Antigambling forces are appalled by the sudden rise of the sea-borne gambling. "No state has voted to have casinos dock there, but in effect they do," says Bernard Horn of the National Coalition Against Legalized Gambling. "There are costs associated with gambling such as addiction, bankruptcy, and crime. Each of these costs can be multiplied by an unregulated situation."
Vessels that cater to gamblers now operate out of Florida, Georgia, and New York. Cruise ships that include gambling as part of their "entertainment" tend to operate from California and Alaska if they are heading for international destinations. In New York, the Edinburgh Castle is unusual: It offers live entertainment, movies, and gourmet dining as well as gambling. Most of the other boats leaving Gotham will simply be casino operations.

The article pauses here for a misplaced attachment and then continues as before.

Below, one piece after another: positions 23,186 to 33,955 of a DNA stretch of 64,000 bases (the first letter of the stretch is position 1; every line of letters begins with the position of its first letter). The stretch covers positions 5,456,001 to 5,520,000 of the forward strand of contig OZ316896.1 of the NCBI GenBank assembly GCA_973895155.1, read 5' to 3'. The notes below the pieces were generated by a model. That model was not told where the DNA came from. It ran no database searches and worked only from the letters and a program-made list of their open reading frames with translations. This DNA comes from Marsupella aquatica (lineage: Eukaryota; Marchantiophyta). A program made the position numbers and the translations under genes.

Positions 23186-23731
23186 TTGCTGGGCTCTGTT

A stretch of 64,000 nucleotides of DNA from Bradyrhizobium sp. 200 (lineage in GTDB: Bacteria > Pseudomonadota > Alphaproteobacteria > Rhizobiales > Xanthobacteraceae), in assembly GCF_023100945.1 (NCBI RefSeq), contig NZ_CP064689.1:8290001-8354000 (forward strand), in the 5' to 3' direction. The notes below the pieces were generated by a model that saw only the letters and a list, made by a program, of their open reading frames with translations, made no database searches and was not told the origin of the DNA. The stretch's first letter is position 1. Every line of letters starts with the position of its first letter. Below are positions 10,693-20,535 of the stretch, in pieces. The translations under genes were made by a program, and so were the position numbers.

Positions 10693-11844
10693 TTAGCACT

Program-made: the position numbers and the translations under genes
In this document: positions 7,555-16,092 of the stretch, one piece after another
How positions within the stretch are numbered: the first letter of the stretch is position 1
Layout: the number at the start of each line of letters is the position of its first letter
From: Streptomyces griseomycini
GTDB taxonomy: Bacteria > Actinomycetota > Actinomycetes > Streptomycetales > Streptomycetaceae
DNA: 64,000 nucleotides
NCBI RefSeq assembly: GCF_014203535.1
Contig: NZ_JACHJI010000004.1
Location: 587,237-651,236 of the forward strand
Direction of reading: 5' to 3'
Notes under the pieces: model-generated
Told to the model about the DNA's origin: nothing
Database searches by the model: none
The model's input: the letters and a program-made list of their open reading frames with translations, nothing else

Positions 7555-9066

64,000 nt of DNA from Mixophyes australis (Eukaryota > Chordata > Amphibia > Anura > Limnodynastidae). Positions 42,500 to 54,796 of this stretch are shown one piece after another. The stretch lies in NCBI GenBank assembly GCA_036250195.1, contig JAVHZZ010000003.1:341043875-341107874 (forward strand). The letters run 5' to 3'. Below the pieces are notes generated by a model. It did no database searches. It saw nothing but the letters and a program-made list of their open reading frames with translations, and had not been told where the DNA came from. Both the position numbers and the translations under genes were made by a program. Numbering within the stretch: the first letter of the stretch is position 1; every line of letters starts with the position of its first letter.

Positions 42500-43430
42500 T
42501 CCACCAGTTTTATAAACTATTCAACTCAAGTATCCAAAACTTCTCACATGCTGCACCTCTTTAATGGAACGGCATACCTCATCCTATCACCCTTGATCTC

The most unregulated of the watery venues are Florida and Georgia. Unlike land-based gambling enterprises, there are no official background checks on the owners or operators, no licensing of employees, no one examines the on-board equipment, and no IRS oversight of the winnings. At least one Florida operator has been convicted of not reporting gambling receipts in Mississippi and was turned down for a gambling license on land.
But Ms. Walder says the operators must pass some scrutiny in applying for liquor licenses and may have to register their company with the US Department of Justice which asks for such information as corporate officers. Justice, however, can't deny anyone a registration as long as they provide all the information. "Law-enforcement officials are welcome to come to our meetings, welcome to sail our ships, and talk to us," she says.